Tuesday, May 28, 2013

Could geoengineering save us from mass extinction sooner than people expect?

First, let me review the problem. There is serious reason to worry that  the Arctic will melt far enough just in a decade or two, to create something like mass eutrophication of the norther oceans of the world, resulting in the emission of H2S and related molecules which eat up the stratospheric ozone layer, and kill us all by radiation within just a few decades....

Since I want to discuss a possible way out, let me just summarize by pointing to a few recent reviews with important data embedded in them:




Perhaps I should also post a more concise summary, adding material from the Arctic folks...
but not now.

In general -- this situation reminds me of a class I took many, many years ago
under Howard Raiffa, the pioneer of decision analysis, where he reported how the elites of our world systematically underestimate both worst case and best case realities. Both our extreme hopes and our extreme fears logically deserve more consideration than we usually give them.
I don't see any way to GUARANTEE human survival in the face of these new climate issues --
but if HOPE is all we have, we should not underestimate that either.

It is quite clear that 10-20 years are not enough to turn around the CO2 and methane emissions
which drive warming in many parts of the earth. However, there is one important caveat:


It may indeed be that carbon black explains a lot of why the Arctic has been melting much faster than all the models predict. If so, a new priority to reduce carbon black quickly might be one thing which could buy us time. But how much, how fast?


But what about geoengineering?

What about trying to get the capability to  intervene, to prevent our mass extinction by direct action
on the climate even before we reduce CO2 and methane emissions?

I was really delighted to hear that the role of ideology is less implacable and monolithic that it seemed a month ago:

It is quite odd that some liberals are now attacking conservatives for being too interested in geoengineering. "It lets oil companies off the hook!" Well, we have lots of reasons to want to be able to develop nonfossil energy technology, for reasons of national security, with or without global warming. But letting the human species just die, in order to make the oil companies feel bad about what they are doing to us, is a bit too harsh of a punishment in my view -- especially since they would be punishing you and me and everyone on earth.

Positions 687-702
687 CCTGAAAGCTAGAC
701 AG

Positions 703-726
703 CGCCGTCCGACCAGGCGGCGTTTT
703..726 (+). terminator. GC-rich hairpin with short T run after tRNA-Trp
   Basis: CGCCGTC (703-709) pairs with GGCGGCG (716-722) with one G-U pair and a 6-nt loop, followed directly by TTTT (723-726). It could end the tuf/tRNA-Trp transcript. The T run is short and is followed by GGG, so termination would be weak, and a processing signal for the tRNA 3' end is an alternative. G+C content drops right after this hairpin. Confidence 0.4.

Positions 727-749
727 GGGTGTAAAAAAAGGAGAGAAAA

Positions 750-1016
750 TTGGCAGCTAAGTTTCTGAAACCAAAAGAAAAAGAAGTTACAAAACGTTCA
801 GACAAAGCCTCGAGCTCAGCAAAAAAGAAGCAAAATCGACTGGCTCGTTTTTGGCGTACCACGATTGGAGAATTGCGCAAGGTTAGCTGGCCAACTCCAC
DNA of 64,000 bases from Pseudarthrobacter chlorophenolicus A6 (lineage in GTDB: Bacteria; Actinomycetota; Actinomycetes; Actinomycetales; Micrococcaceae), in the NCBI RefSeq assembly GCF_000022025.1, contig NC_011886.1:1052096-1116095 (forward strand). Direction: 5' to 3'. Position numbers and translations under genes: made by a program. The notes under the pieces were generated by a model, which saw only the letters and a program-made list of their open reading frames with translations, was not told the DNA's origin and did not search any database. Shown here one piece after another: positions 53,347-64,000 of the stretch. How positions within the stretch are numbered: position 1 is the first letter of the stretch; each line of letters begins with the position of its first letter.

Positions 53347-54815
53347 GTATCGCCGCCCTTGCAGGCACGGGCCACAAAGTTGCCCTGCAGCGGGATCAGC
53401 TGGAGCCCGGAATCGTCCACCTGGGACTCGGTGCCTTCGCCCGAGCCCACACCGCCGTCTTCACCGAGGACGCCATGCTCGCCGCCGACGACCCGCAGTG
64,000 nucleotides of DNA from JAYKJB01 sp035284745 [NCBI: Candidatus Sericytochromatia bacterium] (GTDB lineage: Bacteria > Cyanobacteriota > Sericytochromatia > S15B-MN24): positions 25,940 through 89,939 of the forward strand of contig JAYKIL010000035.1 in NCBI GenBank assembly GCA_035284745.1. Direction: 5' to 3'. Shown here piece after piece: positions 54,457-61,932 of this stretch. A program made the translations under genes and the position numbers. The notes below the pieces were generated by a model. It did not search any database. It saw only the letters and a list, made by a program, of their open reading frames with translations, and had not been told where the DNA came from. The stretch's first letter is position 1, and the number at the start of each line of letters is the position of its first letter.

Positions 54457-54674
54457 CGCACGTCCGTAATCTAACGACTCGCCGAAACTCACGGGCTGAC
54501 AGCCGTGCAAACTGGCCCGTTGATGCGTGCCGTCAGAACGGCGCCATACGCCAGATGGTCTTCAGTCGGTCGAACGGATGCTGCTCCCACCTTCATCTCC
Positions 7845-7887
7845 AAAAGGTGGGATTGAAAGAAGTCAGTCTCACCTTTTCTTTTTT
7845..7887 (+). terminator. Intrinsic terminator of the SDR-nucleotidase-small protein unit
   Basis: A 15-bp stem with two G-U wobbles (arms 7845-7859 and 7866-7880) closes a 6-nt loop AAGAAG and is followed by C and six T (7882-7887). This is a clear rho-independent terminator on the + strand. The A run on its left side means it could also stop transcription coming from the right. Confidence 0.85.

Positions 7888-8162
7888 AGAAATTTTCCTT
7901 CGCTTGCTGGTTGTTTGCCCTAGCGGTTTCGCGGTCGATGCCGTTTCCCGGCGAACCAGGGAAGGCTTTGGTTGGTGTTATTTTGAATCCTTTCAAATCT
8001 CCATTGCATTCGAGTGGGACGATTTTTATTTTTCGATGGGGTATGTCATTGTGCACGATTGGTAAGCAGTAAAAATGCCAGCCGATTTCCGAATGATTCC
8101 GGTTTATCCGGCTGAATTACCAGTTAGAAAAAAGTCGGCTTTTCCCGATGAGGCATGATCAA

But -- if we decide that we are serious about geonegineering, and really want to develop the quick-response capability to be able to save our lives if the "unexpected" starts to happen..

HOW? What can we and should we do? The New York Times review (above) is really quite fuzzy,
though it's a good starting point.

They point out that a lot of geoengineering schemes would fertilize the ocean in a way which makes the eutrophication danger even worse...  And the sulfate partices would have a direct effect to make
the ultimate problem, ozone depletion, even worse. Yet if Arctic melting should be avoided that way, that benefit might be enough to offset those direct losses, maybe. Or maybe not.

But what about mirrors in space, which does not eutrophy the oceans or screw up the ozone layer?

(And also, what about geoengineering to restore the ozone layer DIRECTLY? Sadly, I have seen nothing much on that option... maybe we need to explore it further.)

The New York Times ruled on on the basis of "it sounds like science fiction." Yea, and so did airplanes in 1900. That's not what I'd call serious analysis.

So let's run some numbers...

The feasibility is largely a matter of cost, and this past week I had discussions at the International Space Development Conference with two of the world's most important experts on the feasibility of reducing launch costs.

How the rough numbers look to me now..


Lowell Wood (not a fan of space mirrors) says about a million square kilometer of lightweight,